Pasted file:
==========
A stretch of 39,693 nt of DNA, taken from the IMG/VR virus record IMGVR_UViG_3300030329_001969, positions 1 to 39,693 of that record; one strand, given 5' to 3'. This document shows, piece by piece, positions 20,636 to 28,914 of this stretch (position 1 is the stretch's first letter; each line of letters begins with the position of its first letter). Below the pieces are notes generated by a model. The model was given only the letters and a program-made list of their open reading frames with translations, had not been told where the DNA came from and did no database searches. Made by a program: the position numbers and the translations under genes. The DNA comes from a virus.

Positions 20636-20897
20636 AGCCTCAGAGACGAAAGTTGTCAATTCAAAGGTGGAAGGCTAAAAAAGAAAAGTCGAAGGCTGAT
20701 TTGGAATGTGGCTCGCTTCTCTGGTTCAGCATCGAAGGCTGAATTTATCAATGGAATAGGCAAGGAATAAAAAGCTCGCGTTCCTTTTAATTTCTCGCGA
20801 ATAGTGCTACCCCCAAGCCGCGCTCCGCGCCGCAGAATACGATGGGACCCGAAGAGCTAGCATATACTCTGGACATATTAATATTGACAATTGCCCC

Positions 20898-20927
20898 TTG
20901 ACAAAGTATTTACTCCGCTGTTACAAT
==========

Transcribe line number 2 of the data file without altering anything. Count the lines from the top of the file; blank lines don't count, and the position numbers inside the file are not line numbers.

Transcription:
Positions 20636-20897